Changes to the medical profession require medical education reforms that will enable physicians to more effectively enter contemporary practice. Proposals for such reforms abound. Common themes include renewed emphasis on communication, teamwork, risk-management, and patient safety. These reforms are important but insufficient. They do not adequately address the most fundamental change--the practice of medicine is rapidly transitioning from the information age to the age of artificial intelligence. Employers need physicians who: work at the top of their license, have knowledge spanning the health professions and care continuum, effectively leverage data platforms, focus on analyzing outcomes and improving performance, and communicate the meaning of the probabilities generated by massive amounts of data to patients given their unique human complexities.
Future medical practice will have four characteristics that must be addressed in medical education: care will be (1) provided in many locations; (2) provided by newly-constituted health care teams; and (3) based on a growing array of data from multiple sources and artificial intelligence applications; and (4) the interface between medicine and machines will need to be skillfully managed. Thus, medical education must make better use of the findings of cognitive psychology, pay more attention to the alignment of humans and machines in education, and increase the use of simulations. Medical education will need to evolve to include systematic curricular attention to the organization of professional effort among health professionals, the use of intelligence tools like machine learning and robots, and a relentless focus on improving performance and patient outcomes. [end of abstract]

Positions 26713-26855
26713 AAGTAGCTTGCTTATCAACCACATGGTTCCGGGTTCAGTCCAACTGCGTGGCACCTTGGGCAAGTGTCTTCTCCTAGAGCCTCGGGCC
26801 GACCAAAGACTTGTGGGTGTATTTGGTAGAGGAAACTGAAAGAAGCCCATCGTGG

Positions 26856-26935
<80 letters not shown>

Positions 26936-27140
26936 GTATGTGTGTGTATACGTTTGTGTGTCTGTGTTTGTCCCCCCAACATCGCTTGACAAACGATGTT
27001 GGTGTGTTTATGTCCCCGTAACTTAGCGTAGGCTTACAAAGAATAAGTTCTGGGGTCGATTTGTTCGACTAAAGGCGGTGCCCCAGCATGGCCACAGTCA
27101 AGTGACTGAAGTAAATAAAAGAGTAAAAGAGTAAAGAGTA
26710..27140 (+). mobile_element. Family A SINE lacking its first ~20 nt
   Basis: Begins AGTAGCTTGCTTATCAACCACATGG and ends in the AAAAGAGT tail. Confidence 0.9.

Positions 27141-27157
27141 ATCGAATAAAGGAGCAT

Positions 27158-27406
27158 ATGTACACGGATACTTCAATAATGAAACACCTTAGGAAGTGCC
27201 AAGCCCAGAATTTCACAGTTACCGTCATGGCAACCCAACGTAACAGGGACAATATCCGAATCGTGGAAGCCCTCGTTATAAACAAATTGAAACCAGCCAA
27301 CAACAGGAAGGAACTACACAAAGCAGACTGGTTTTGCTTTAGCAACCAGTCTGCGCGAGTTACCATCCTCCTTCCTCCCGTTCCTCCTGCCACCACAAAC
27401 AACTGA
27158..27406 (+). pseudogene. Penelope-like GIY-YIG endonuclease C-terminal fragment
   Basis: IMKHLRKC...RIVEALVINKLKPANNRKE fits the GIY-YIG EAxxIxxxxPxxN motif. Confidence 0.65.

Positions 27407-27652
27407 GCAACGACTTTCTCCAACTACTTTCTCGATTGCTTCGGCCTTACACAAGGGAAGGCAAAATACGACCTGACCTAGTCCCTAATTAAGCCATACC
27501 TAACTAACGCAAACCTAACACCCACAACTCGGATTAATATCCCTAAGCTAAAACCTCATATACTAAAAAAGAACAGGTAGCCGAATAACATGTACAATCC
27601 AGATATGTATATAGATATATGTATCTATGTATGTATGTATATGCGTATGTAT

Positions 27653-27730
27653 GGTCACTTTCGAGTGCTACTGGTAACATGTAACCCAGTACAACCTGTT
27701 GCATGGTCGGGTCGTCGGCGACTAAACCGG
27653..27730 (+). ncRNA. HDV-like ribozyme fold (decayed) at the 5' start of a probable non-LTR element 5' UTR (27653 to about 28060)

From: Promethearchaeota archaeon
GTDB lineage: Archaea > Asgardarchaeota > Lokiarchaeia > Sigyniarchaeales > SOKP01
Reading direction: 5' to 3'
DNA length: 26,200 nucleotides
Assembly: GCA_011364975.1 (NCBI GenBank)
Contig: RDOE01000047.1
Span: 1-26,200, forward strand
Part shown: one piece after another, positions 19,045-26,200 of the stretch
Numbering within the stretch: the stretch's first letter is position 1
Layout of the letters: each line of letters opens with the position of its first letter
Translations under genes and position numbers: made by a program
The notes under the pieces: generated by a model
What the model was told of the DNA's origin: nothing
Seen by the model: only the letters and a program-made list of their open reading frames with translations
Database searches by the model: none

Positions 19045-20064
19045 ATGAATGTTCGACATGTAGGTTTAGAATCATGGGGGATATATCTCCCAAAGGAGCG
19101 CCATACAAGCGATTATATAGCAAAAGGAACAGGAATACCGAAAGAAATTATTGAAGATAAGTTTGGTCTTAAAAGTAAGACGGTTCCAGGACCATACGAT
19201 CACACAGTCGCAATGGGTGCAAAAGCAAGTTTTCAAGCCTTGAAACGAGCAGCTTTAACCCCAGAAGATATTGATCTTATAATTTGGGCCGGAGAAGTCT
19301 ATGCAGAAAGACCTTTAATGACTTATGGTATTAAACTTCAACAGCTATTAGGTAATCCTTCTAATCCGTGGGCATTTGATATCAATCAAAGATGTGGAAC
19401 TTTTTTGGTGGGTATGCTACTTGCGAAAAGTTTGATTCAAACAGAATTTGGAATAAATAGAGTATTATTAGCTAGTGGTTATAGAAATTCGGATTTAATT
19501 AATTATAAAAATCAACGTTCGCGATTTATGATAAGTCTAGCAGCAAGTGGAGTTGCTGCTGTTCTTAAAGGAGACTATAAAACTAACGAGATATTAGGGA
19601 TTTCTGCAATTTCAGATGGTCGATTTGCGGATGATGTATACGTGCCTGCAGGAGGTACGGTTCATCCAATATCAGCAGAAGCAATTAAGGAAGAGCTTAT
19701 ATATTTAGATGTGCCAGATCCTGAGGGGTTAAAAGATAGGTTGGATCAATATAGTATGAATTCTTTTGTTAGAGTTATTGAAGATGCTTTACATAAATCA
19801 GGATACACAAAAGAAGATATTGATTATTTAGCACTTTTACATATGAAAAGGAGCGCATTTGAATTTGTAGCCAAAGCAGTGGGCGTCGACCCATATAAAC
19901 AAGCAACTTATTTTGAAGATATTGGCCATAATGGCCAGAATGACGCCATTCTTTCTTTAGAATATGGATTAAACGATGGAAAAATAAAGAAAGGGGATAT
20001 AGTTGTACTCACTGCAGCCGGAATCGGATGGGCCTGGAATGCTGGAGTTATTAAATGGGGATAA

S.A. Wartman is president and CEO, Association of Academic Health Centers, Washington, DC.
C.D. Combs is vice president and dean, School of Health Professions, Eastern Virginia Medical School, Norfolk, Virginia.
Funding/Support: None reported.
Other disclosures: None reported.
Ethical approval: Reported as not applicable.
Disclaimer: The views expressed are those of the authors and do not reflect the policy or positions of the Association of Academic Health Centers or Eastern Virginia Medical School.
Previous presentations: These ideas were presented as part of the 2016 Mansbach Lecture on October 5, 2016 at Eastern Virginia Medical School, Norfolk, Virginia.
Correspondence should be addressed to Steven A. Wartman, Association of Academic Health Centers, 1400 16th Street, NW, Washington, DC 20036; telephone: (202) 265-9600; e-mail: firstname.lastname@example.org.